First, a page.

Real estate investment trusts have been hammered all year, continuing to price record lows. In May, the FTSE All Share REIT index slumped below 1,800 after a high of over 3,000 in November 2021.
Yet where others see gloom, Nick Millican sees opportunity.
Nick Millican: Reasons for confidence
For many people, all indicators point to a long-term bear market for commercial real estate in the UK. But Nick Millican, while not overly optimistic and deeply aware of the risks, says there are reasons for confidence. For one, the economy isn’t growing in leaps and bounds, but it is growing — especially if you look at the three-year curve from 2020.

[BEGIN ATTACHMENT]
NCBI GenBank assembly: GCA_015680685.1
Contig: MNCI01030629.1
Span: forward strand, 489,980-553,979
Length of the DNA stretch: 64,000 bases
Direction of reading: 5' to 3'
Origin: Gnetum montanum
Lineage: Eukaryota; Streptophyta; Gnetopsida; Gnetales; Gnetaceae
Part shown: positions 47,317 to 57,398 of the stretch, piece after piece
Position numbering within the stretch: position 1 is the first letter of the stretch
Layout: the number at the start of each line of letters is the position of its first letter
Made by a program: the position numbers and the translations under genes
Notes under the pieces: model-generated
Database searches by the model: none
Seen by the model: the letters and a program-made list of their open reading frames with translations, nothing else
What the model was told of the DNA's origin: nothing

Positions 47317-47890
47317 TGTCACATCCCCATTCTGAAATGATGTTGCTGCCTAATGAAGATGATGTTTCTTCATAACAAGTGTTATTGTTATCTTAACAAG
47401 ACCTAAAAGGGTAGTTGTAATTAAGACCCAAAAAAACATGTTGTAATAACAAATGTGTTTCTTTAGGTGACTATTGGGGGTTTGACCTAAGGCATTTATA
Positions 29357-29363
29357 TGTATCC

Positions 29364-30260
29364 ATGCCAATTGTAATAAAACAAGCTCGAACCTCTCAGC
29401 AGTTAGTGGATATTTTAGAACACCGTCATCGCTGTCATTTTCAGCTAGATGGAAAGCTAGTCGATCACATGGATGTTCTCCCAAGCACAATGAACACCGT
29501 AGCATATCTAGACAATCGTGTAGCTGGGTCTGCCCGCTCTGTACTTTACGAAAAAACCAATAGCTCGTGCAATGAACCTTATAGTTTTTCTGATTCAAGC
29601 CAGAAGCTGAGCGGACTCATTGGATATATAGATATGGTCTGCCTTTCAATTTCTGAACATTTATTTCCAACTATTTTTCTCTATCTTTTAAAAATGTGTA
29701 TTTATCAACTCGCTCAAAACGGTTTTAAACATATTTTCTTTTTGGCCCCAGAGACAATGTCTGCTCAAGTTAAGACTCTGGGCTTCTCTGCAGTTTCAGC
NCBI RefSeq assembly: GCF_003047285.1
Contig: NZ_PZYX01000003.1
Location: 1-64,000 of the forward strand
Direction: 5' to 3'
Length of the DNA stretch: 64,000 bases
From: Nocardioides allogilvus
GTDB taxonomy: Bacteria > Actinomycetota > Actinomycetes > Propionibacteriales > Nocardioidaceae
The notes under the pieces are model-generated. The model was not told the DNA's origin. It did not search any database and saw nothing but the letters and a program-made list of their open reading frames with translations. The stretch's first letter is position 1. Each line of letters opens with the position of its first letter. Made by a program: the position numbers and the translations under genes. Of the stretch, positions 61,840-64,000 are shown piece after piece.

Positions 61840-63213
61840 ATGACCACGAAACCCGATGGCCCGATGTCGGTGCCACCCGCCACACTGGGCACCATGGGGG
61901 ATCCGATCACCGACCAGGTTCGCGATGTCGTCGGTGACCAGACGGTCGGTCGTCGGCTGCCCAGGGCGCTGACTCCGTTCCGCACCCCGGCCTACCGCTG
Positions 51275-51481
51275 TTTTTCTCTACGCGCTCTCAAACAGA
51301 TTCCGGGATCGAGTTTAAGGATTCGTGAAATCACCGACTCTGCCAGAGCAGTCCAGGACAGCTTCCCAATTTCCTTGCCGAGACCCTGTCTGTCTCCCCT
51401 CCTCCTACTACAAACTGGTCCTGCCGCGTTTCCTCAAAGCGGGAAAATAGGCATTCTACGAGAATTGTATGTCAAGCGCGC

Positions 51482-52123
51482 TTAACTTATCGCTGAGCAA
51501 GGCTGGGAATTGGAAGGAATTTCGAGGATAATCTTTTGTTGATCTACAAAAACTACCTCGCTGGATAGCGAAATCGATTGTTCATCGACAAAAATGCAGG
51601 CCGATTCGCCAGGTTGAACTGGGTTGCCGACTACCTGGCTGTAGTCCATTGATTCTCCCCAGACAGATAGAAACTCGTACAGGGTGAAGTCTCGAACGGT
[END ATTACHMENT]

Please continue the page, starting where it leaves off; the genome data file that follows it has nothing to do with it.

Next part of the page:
“In fact, it’s stronger than analysts expected,” says Millican. “That implies businesses will still need office space and continue to pay rent.”
It’s also worth noting, Millican believes, that what growth there’s been in the British economy has actually come in large part from the construction sector.
After a Q2 banking crisis in the U.S. led to further repricing of global markets and the hint of recession, there are now plenty of conceivable opportunities for commercial real estate buyers and operators.
And as for the recent trend of remote work, Nick Millican notes that even if employees are required to come into work two or three days a week, they still need an office space to come in to. True, companies are rethinking the way they use their commercial space. But this also means that smart operators will be able to change with the times and offer premises that fit the new normal and changing corporate demands.
Industry data is telling a tale of turnaround